At only $500 or $550, these things would be even more of a bargain if Tesla would release a cable with a j1772 connector.

The latest models apparently are 277 volt compatible, and further, recognize whether the car is or not (S, or X; or not) – so there would be no harm even if a j1772 connector non-tesla was plugged in.

But even at 240, the thing would outsell every other large amperage wallbox in the states.

Seriously Brian – you could put one in really cheap. Want some free help?

Eventually you might desire 2 wallboxes anyway. And if the Voltec thing eventually dies, you’ll have to get something else anyway, even if its a $379 Clipper Creek identical replacement.

I’m set up, as you’ve seen, for two Tesla ‘S’s or X’s in my garage. But they’ll be utilized for something else.

Trouble is, Bill, my EVSE is on a 20A circuit. If I install anything larger, I will have to run a new circuit from the breaker box. For that work, yes, I would like some help.

As you know, my typical driving is less than 30 miles per day, until I decide to drive 250+ miles… So I really don’t need anything faster than 15A at home anyway. A different car wouldn’t change that. Only a job in a different city would.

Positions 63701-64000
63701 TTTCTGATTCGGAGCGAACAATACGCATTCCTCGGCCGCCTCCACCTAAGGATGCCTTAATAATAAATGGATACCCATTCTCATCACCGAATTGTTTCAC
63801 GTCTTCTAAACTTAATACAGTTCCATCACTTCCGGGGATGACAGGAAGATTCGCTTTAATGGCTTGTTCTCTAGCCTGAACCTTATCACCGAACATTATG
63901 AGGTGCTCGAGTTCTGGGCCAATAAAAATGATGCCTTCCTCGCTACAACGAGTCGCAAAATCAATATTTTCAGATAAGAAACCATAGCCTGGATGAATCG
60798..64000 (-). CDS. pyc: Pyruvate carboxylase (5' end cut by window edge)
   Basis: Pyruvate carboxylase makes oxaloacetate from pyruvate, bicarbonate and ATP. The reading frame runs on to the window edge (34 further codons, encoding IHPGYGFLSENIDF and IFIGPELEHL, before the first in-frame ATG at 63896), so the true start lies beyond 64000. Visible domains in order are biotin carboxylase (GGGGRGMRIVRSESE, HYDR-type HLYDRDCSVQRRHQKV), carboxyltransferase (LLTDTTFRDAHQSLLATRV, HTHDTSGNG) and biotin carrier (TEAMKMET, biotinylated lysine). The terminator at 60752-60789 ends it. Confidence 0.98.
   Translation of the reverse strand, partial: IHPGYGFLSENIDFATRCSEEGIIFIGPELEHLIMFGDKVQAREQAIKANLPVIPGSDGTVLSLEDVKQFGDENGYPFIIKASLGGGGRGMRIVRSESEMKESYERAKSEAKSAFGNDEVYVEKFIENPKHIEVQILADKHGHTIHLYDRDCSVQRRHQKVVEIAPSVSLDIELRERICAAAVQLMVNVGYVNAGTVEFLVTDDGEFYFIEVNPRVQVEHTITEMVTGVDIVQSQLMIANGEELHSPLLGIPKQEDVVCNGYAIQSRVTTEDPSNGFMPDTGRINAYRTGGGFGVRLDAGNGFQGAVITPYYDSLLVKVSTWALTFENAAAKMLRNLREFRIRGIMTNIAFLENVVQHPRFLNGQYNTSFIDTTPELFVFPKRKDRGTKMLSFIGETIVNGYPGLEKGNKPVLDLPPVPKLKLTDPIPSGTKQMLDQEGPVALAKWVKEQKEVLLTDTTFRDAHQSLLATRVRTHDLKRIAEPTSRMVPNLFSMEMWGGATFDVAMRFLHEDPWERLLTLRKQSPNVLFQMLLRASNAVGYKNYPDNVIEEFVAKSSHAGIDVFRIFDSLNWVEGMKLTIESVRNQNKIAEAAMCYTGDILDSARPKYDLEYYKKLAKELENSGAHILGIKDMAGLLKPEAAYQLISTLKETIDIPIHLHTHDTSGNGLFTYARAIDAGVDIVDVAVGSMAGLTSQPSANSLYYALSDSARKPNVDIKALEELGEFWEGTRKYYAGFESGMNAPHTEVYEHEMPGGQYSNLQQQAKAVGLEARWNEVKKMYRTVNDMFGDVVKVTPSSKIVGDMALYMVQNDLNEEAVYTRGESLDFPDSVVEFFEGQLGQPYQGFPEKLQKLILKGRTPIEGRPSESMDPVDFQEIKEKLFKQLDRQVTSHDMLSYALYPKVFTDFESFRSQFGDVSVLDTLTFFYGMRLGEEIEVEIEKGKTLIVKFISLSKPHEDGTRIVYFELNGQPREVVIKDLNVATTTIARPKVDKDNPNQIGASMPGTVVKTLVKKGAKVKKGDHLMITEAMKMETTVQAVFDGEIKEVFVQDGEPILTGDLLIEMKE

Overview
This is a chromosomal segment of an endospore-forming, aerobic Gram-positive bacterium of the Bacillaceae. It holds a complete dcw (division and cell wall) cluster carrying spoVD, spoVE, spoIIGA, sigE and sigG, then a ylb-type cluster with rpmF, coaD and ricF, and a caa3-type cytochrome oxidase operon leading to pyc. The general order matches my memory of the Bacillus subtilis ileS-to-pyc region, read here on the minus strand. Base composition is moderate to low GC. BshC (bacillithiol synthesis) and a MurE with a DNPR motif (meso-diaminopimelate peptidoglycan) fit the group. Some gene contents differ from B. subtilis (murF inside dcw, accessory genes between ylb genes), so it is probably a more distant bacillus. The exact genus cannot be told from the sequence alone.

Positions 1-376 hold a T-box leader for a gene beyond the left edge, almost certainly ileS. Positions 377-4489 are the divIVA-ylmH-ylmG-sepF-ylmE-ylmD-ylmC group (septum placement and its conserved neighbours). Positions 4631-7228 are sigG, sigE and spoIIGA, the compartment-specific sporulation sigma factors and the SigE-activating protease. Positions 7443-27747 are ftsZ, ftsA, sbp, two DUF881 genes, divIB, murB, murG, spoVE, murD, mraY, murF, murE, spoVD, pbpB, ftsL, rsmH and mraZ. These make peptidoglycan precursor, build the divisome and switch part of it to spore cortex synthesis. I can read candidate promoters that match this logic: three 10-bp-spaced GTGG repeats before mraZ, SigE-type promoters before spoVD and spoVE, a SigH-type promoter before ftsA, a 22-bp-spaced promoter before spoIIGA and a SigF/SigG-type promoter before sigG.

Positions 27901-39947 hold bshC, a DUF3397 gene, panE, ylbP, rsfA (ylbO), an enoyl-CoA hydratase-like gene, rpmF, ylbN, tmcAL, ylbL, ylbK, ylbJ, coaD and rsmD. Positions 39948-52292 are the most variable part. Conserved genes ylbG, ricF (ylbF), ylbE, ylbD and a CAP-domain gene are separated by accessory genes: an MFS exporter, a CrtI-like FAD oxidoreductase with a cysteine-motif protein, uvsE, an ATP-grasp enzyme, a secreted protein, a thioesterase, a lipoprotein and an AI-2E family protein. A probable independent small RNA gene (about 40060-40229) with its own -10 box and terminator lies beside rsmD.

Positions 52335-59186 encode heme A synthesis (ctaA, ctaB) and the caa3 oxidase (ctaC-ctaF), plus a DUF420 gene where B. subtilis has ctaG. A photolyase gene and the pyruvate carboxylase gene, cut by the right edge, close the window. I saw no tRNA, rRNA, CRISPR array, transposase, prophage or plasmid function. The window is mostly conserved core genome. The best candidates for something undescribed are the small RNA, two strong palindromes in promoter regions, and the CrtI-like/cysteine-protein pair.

I really don’t know what my next car will be. The Tesla is a dream, but the Bolt is significantly more practical (and likely more reliable too). And then there is the as-of-yet unannounced Leaf 2. Not to mention upgraded eGolfs and Focus EVs. The future will be full of choices by the time I actually need a new car.

Great product for those who already have the EVSEs. But if we are talking about starting fresh, is this still competitive with just buying a high-power J1772 to start with?

If you want a wall mounted charge station capable of 80 amps, there is nothing as low cost as the Tesla HPWC “Wall Connector” plus our conversion to J1772.

We call it “J-Wall”

We can also make the unit 40 amp or less J1772 capable. Cable any length.

Does either option have a greater negative effects on the battery?

Both are so slow that they have no negative effect what so ever on the battery.

When you need to charge at 100% for long trips, you can use the faster 72 A charging to reduce the amount of time you spend at 100%–topping off only at the last possible moment. This is what I use it for. With slower chargers you are more likely to leave at less than 100% or charge to maximum far in advance, which hurts the battery.

That is your charging behaviour and has nothing to do with the charging speed.

One could easily argue the other way around then saying that at a higher charging speed it’s more likely to charge it at night and then have it at 100% for a longer time than when charging with a slower charger.

But the point is still the same, both charging speeds are so low that they have no negative impact on the battery.

Current is not really interesting when it’s the power you’re after. Or in other words why not write it in (kilo)Watt instead of Ampere.

Because current is what feeding circuits are based on regardless of the voltage.

All low voltage electrical installation overload tripping is base on current, because that what create heat and fire.